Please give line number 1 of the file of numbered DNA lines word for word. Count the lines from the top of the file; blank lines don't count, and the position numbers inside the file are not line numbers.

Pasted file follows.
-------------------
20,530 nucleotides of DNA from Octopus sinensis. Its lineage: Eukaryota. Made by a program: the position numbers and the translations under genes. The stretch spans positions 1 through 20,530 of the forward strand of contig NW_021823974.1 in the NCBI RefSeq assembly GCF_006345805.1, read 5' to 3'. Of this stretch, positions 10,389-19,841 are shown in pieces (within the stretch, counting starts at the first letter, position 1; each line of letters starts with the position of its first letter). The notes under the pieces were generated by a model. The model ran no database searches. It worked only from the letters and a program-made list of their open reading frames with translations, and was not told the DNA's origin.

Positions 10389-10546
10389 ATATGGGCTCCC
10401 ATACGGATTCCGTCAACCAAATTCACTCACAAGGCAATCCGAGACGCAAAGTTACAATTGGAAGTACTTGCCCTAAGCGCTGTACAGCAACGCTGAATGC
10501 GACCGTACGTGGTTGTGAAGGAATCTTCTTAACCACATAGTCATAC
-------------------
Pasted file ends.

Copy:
20,530 nucleotides of DNA from Octopus sinensis. Its lineage: Eukaryota. Made by a program: the position numbers and the translations under genes. The stretch spans positions 1 through 20,530 of the forward strand of contig NW_021823974.1 in the NCBI RefSeq assembly GCF_006345805.1, read 5' to 3'. Of this stretch, positions 10,389-19,841 are shown in pieces (within the stretch, counting starts at the first letter, position 1; each line of letters starts with the position of its first letter). The notes under the pieces were generated by a model. The model ran no database searches. It worked only from the letters and a program-made list of their open reading frames with translations, and was not told the DNA's origin.